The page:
One of the effective treatments for melasma is Tranexamic acid, which you can take in oral form or apply to the affected areas as a topical formulation (creams, serums, or gels).
However, it is widely seen that some medications might not suit certain individuals. So, to know more about the efficacy, side effects, and working mechanism of tranexamic acid for melasma, continue reading this blog until the end.
Melasma – An Overview
Melasma is a prevalent skin pigmentation issue that causes discolored and dark spots to appear mainly on chin, cheeks, forehead, nose bridge, and upper lip, neck and arms (areas that are exposed to the sun). Mostly, it is seen in the women population.
Even though the exact cause of melasma is not fully comprehended, it is believed to be related to a mixture of hormonal factors and genetics.
Exposure to the sun is also a major contributing aspect. The sun’s UV rays can trigger the production of melanin, which in turn, causes the skin to darken, leading to a hyperpigmentation condition. These dark spots may vary in size and shape and might be accompanied by little burning or itching sensations.
Usually, the remedy involves the use of chemical peels, topical treatment creams, and laser treatments. In fact, tranexamic acid is one of the best medications used to treat melasma.
Let’s dive in to learn about tranexamic acid for melasma treatment in detail!
Using Tranexamic Acid – Is It Good For The Skin?
Yes, tranexamic acid is good for the skin and in treating melasma. In fact, melasma is treated with topical hydroquinone (HQ) but is often refractory to the treatment. On the contrary, topical tranexamic acid is a better hydroquinone alternative.
As a matter of fact, tranexamic acid may be helpful for treating particular skin conditions such as melasma, hyperpigmentation, and post-inflammatory hyperpigmentation. It may also be employed to lessen the appearance of scars.
Further, tranexamic acid can also help to enhance the texture and overall skin appearance. It will help to even out the skin tone and decrease the appearance of fine lines and wrinkles. Do you want to know why? Because of its ability to increase collagen production, which is a crucial component in retaining healthy, youthful-looking skin.
However, it is important to use it after consulting a dermatologist. Follow the recommended dosage and usage instructions. Misuse or overuse might lead to adverse effects.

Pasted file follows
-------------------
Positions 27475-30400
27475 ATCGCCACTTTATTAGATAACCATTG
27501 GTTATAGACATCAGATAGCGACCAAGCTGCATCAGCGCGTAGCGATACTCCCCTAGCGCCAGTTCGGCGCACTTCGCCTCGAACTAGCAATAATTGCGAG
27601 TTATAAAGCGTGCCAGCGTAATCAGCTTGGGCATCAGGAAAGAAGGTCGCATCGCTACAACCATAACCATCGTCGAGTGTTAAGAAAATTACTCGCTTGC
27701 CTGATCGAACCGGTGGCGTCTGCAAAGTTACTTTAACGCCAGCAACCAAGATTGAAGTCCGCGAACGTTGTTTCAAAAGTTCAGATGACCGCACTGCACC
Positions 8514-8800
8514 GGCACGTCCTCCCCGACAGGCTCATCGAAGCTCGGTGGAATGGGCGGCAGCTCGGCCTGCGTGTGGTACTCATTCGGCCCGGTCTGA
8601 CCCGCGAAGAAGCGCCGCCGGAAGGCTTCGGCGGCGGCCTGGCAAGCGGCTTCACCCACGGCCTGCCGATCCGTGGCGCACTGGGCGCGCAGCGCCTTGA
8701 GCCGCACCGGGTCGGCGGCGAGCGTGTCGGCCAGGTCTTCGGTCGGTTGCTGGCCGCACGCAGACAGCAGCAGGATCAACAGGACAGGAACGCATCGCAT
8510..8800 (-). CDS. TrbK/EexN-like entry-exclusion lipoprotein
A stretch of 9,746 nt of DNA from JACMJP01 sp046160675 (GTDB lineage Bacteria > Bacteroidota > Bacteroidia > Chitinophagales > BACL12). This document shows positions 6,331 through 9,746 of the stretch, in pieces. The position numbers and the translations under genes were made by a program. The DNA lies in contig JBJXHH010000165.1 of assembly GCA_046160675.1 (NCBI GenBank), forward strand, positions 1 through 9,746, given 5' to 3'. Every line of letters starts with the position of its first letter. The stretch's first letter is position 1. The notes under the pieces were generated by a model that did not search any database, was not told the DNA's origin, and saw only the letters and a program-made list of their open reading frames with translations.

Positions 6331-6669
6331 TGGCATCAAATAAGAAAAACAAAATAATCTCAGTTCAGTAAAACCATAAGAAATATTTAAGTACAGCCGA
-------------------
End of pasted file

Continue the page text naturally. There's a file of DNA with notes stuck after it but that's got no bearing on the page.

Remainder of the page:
Types Of Tranexamic Acid – Oral TXA, Topical TXA
Let’s understand the two major types of tranexamic acid.
- Taken by mouth, tranexamic acid pills are used to treat heavy menstrual bleeding and to reduce the risk of excessive bleeding during and after certain surgeries.
- Oral TXA can cause a few side effects, like diarrhea, nausea, and dizziness.
- It is difficult to purchase oral TXA without a prescription.
- There are chances that oral TXA might interact with a few other supplements and medications. So, always discuss this with your doctor before taking oral TXA.
- Oral tranexamic acid for melasma is effective because it can be taken by combining it with topical formulations and cosmetic treatments.
- You can directly apply topical TXA on the skin (gel, cream, or solution).
- It is mostly used in the treatment of melasma and post-inflammatory hyperpigmentation as it acts as an anti-inflammatory agent.
- Topical TXA has less reported side effects and is mostly well-tolerated by the individuals.
- It has less chance of interacting with other medicines. Still, it is better to consult a doctor before applying.
- You can easily purchase topical TXA without a prescription because these are readily available as an over-the-counter product.
Does Tranexamic Acid Work For Melasma?
Tranexamic acid hinders the production of melanin, which is the pigment responsible for skin color. Melanin production is spurred by the action of an enzyme known as tyrosinase (TXA). TXA inhibits this particular enzyme, thereby lowering melanin production and enhancing skin discoloration.